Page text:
Urban Design and Urban Theory
The rapid transformations societies everywhere are undergoing today put an added emphasis on the identity and role of cities in sustaining lives for what is now the majority of the world’s population. Enfolding critical spatial knowledge with diverse forms of architectural practice, the research direction of urban design at the KTH School of Architecture addresses these challenges through research, teaching and education, and by contributing to the public debate.
At KTH, we see urban design as a complex field, bridging between theory and practice, entwining societal processes and forces with professional concerns that are combined and made manifest in the built environment. It also incorporates critical, norm-breaking and imaginative ways of dealing with conflicting interests, norms and ideals. The architectural research in urban design has as its goal to generate new knowledge on cities by combining practice and theory, seen in relation to interconnected and multi-scalar processes of change concerning social, cultural, political, economical, and ecological aspects. This research includes speculative and future oriented research that advances new solutions and approaches to contemporary situations, but that is also able to challenge the underlying assumptions and ideals that posit ‘the City’ as the answer to our current and future environmental challenges as well as our future urbanities.
We see critical, speculative and future oriented approaches as crucial elements of research in urban design – aspects that not only are intrinsically architectural in that they combine spatial concerns with questions of justice and democracy. Equally important are studies in history, philosophy, social theory and aesthetics that further an engagement with the city as a contested and multifaceted milieu, defined by temporalities at different speeds. As informed by an interdisciplinary perspective, research in Urban Design contributes to the discourse and knowledge on cities within academia, but also to the political and popular debate. Integrating architectural skills, approaches and concerns into a wider discourse on urban development is a crucial part of what we do. This includes – but is not limited to – specifically architectural conceptions of space, form and matter on the one hand, and the full realm of architecture as a cultural, political, artistic and historical construction on the other.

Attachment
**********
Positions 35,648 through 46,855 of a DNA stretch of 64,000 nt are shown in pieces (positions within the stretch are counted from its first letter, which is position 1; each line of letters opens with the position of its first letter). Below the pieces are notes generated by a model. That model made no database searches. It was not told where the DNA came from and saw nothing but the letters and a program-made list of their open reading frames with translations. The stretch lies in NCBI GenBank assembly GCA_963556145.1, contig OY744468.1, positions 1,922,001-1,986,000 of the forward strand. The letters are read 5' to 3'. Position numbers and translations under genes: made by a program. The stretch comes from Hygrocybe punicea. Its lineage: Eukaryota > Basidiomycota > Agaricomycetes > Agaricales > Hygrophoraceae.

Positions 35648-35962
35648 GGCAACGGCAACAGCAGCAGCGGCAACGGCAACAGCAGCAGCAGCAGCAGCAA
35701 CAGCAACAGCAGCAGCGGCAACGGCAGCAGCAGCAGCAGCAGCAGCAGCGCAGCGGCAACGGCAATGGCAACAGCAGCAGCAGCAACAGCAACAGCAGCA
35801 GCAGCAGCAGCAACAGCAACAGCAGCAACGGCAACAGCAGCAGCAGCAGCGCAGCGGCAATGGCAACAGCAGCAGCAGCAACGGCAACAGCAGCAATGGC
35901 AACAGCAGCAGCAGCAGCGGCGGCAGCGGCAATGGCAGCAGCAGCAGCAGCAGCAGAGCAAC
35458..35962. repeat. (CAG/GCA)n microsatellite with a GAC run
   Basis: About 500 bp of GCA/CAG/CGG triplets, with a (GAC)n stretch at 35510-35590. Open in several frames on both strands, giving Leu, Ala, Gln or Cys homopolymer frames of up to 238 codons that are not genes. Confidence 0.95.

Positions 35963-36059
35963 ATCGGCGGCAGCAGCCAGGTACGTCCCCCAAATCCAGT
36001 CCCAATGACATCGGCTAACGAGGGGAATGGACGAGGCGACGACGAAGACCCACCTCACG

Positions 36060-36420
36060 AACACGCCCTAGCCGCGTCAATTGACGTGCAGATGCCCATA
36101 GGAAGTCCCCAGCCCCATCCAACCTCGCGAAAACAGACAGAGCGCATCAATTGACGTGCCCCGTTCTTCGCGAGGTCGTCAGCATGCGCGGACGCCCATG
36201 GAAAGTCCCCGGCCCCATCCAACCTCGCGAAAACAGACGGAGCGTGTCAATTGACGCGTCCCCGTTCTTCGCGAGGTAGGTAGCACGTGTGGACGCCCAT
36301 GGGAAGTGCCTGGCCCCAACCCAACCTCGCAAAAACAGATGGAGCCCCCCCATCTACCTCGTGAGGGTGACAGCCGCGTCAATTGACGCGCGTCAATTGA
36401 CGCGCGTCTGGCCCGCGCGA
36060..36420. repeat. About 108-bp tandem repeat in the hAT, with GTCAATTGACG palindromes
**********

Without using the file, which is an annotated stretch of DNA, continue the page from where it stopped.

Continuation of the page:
Urban design at KTH School of Architecture strives to be an integrated part of ABE research on urban and regional development. The School of Architecture is host to a rich set of traditions and competences in urban design, and the setting for its future is based on this diversity as well as on our practices of collaboration that combine to form a common research environment – including frequent discussions on what goes in-between.
Research at KTH School of Architecture is focused on three areas:
- Public space and the relationship to democracy, power and agency, including mediation and representation, forms and interventions in architecture and art, in relation to concepts of site, place and space. This includes research into urban history and ideological shifts, political economies, and deals with public space in both concrete and abstract form.
- Critical inquiry into issues of sustainability and resilience, including ground research in feminist theory and reflection on feminist practices. Central here are questions of democracy in planning and civic participation in urban development processes, critical aesthetic and political practices, and participatory practice-led research and artistic research.
- Architecture and spatial configurations in a wide sense, interrelated to cultural, social, economical, ecological, and political phenomena. Developing methodologies to diagram, model, and analyse spatial configurations as defined by material boundaries of (built or unbuilt) space, understood as means through which society formulates, produces, and reproduces itself.
Staff in the research field Urban Design and Urban Theory
* Elizabeth Calderón Lüning, email@example.com